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Results of the OECD public governance review of Estonia “Towards a single government approach” June 29, 2011, Jerusalem Heiki Loot Secretary of State Head.

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Presentation on theme: "Results of the OECD public governance review of Estonia “Towards a single government approach” June 29, 2011, Jerusalem Heiki Loot Secretary of State Head."— Presentation transcript:

1 Results of the OECD public governance review of Estonia “Towards a single government approach” June 29, 2011, Jerusalem Heiki Loot Secretary of State Head of Government Office, Estonia

2 Population 1.34 million Area 45,000 km 2 Parliamentary democracy 1918 – independence 1940 – occupied by Soviet Union 1991 – independence restored 2004 – member of NATO and EU 2010 – member of OECD Estonia

3 Economic growth rate has been remarkable Estonia’s GDP (mln euro)

4 Estonia made well through the crisis Government proved to be agile and effective (OECD assessment) 9% of GDP fiscal consolidation in 2009 –results: deficit only 1,7% of GDP, surplus 0,1% in 2010 Adjustments in most policies hand in hand with budget reductions Productive expenditure (investments, education, RD, enterpeneurial supports) as well as pensions and family policy were left untouched Since first half of 2010 Estonia has enjoyed the upturn (3,1% in 2010; 8,5% first quarter 2011) January 1, 2011 we entered the eurozone

5 Economic crisis led to the adjustments in the public sector

6 Inspired and encouraged by similar Irish and Finnish reports Comprehensive governance review (encompasses all levels of government – national, regional, local) Two case studies: education and social care High quality assured by 140 interviews, Estonian high level support group and advisory group, participation of 8 OECD and 13 national experts from 11 member countries, discussions in Estonian top civil service conference and OECD Public Governance Committee meeting 417 pages of analysis, incl 14 pages of recommendations OECD public governance review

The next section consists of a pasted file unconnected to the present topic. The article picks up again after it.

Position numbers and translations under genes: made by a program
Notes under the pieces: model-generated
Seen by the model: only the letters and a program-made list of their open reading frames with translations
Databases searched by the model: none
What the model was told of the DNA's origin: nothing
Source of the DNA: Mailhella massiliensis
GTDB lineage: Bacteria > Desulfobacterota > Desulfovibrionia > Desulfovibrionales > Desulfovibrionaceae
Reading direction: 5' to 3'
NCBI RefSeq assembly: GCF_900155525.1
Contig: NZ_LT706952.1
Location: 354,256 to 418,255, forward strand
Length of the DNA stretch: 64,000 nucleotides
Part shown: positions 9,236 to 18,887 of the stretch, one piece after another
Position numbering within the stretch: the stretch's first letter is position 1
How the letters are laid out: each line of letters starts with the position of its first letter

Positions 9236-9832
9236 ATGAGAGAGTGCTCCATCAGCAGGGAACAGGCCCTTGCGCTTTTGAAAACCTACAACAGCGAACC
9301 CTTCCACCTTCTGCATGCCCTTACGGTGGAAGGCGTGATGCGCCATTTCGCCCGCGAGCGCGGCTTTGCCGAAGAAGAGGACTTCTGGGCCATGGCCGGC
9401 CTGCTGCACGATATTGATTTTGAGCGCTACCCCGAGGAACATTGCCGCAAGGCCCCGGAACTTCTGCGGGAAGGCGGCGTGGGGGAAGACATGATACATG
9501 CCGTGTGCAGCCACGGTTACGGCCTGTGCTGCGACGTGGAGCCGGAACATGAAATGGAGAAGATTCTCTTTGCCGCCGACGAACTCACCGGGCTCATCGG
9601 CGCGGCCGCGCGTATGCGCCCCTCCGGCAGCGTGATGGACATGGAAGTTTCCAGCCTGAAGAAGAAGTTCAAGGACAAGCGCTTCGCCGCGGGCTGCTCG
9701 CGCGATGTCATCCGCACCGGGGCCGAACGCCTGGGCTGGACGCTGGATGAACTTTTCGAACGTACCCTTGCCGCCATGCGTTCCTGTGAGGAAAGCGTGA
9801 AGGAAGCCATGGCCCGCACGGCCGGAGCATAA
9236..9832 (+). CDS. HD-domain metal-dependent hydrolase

7 OECD public governance review “Towards a single government approach” Main conclusion: Estonia is too small to afford fragmentation Main recommendation: to move towards a single government approach Three main challenges: –Promoting a “whole-of-government” approach in public administration –Building a common agenda –Delivering public services effectively

8 Promoting a “whole-of-government” approach in public administration –Enable horizontal co-ordination by clarifying accountability in cross- sectoral initiatives and ensuring the work is sustained over time –Strengthen responsibility for and practice of co-operation in the public administration by supplementing informal and personal networks with institutional ones –Build a whole-of-government perspective into the organisational culture of the public administration in order to support horizontal ways of working –Empower the public administration to work in a whole-of-government manner –Reduce barriers to government agility by building flexibility into the machinery of government OECD public governance review “Towards a single government approach”

9 Main reforms in process 1 Strengthening cooperation between secretaries general, deputy secretaries general, heads of department and other levels of ministries –Collaboration and co-operation among senior leaders is critical to achieving a whole-of-government approach to public administration –One reason that public administration reforms have not advanced in Estonia is that senior public servants have not been able to articulate a coherent and unified message about the need and direction for reform, and then communicate it to politicians –To gain support and buy-in at the political level, the public administration's senior leadership needs to communicate its own vision for reform. This requires leaders across the public administration to collaborate in developing a co-ordinated vision or direction for where the public administration should be heading, or for the type of reform necessary, before going forward to government